down this tree though, then I’m gonna start a fire. (fire roars) That’s how you start a fire (laughs), that is working, look at that. (cutlery clatters) That thing’s vicious. (fire roars) Camp fire, good food, good view, tomorrow’s gonna be a good view in the morning, that’s for sure. I’m looking forward to tomorrow though, we’re gonna go all along the east coast and then go west straight away, but it’s flat that other side. I’m just gonna sit here, enjoy and drink this garlic
beer, see what it’s like. Well I tell you what, there’s gonna be no
vampires around me tonight because of this (laughs). (gentle piano music) (slurps drink) Wow, what an amazing
morning, didn’t expect that. To be honest, I didn’t expect that, it is six o’clock in the a.m., there is someone skiing
already, like water-skiing, wow. Look at that man. Now that’s what you call a view. What, look at that, I slept pretty good. My tent, got that, got
my coffee, I’m ready, I’m ready to tackle this day. As long as I want to sit here and just watch this day go
by on this beautiful spot, I’m gonna pack up, I’m gonna get ready. I’m gonna head back onto the road because today, well it’s a big, long day, the biggest day of all three days. (gentle guitar music) Welcome back to my history lesson and today, I’m crossing from
St Helens into Bembridge. And this river right here, well that, basically Bembridge to Yaverland was an island back in, oh I don’t know, some years and years and years ago. Basically the island
was split up into three. Bembridge, Bembridge Island
was an island in itself, but over the years, it’s
just filled up with mud. You’ll get a good perspective of it when I climb up to
Culver Downs in a minute. Right, let’s go and find a windmill, it’s the only windmill
on the Isle of Wight, the only one that’s left over. (gentle guitar music) Wow, look at that. I’ve only seen it from the
road, but I’ve never been here. It looks flippin’ old. (gate latch clanks) (gentle guitar music) Wow. (gentle guitar music) Hah, nice, pretty. Right, let’s move on. I’m gonna go that way, way up there. That is Culver Down, the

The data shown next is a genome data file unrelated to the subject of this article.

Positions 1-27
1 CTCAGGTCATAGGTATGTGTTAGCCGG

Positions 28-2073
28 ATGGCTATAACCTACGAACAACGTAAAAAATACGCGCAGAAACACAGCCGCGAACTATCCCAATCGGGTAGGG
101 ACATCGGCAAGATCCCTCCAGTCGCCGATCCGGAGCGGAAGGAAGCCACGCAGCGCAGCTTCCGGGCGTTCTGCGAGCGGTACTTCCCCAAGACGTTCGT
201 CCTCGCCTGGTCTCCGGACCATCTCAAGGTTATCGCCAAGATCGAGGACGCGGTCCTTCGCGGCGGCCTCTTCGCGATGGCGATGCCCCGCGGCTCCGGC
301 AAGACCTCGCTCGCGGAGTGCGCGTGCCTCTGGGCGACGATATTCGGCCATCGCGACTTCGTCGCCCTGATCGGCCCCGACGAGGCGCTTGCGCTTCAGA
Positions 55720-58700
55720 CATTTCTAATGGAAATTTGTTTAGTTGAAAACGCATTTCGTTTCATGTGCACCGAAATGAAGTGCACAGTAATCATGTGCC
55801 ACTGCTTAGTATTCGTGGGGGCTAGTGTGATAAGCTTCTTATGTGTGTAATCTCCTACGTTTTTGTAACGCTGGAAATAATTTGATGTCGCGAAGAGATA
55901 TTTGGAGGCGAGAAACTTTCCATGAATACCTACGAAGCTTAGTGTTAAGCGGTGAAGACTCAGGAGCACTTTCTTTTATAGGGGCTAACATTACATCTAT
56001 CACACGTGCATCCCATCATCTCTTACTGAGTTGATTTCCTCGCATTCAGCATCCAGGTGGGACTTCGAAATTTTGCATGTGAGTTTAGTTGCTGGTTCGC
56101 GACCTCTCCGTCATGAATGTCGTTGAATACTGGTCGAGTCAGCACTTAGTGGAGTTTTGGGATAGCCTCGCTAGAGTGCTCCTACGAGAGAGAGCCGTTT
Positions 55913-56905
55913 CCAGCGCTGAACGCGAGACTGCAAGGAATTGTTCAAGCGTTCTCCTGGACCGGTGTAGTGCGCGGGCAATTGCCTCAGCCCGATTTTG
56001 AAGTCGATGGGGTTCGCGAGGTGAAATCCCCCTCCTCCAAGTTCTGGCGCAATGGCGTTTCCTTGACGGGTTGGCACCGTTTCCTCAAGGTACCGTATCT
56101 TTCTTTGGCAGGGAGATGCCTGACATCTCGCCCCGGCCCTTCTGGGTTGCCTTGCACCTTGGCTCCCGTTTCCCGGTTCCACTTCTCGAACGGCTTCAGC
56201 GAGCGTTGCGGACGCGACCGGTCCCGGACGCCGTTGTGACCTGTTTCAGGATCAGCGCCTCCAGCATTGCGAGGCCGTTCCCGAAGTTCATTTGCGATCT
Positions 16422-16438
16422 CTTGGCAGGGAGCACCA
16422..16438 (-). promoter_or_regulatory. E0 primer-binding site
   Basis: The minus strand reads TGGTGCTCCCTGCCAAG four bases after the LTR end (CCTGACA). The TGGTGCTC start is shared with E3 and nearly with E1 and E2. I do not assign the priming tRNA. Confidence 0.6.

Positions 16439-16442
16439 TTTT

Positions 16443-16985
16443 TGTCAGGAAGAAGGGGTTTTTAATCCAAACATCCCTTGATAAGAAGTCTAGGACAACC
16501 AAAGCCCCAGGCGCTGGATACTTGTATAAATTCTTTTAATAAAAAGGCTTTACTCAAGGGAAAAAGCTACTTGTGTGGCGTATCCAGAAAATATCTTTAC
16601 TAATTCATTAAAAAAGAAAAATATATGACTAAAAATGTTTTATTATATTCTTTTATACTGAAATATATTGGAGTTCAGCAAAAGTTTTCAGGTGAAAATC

cliffs are insane, right. (upbeat dance music) This is the top of Culver Down, I’m heading all the way down there, but I wanna get a better view than this, this is fricking cool though. (upbeat dance music) Culver Downs, another
spot for World War Two. Basically these two things
right here, one, two, had 9.2 inch massive
guns, firing out there. That’s a perfect spot, because
these cliffs around here are 341 feet, which is 104 meters. Perfect spit to annihilate your enemies, ’cause look at all these ships all ready, you could just be (makes
explosive noise) blowing up ships. Right, I’m gonna head back the way I came and I’m gonna drop down into Sandown, which is over there, right
along that to Shanklin and then over that hill over there, then all the way round, so
I’ve got some riding to do. But riding along the seafront down there is really cool, super easy, like it. (cool music) This is a beautiful
little bit of cycle track that links Sandown all the way to Shanklin and then I go over into Ventnor. But I’m gonna stop in Shanklin for a cream tea I think,
’cause it’s England and that’s a British thing. (cool music) Right, perfect cream tea,
enough energy for me to climb to the highest point on the Isle of Wight. (cool music) Right, I’m officially heading west I’m getting towards the sunset, but this campsite that I’m gonna
find is on a friend’s farm. So I probably won’t see the sunset, but I’m gonna try and
get a time-lapse of it. But look at that, I’ve just
come from miles down there, that was a tough little climb. It’s all downhill now, going
west to Cheverton Farm. Got a bit of tarmac, I’m gonna go across, along a golf course and
then drop into Knighton and go up into Blackgang. Then I’m gonna stop at a pub for lunch and then I’ve got the military road, which is a long, flat, ass, tire road, but I know the back roads, so I’ll be fine (grunts) It is so hot, (exhales). (cool music) The military road, great road, boring for cycling, busy in the summer. It’s just not comfortable, tractors over, aah it’s just death, so I try and avoid it like the plague when I’m cycling,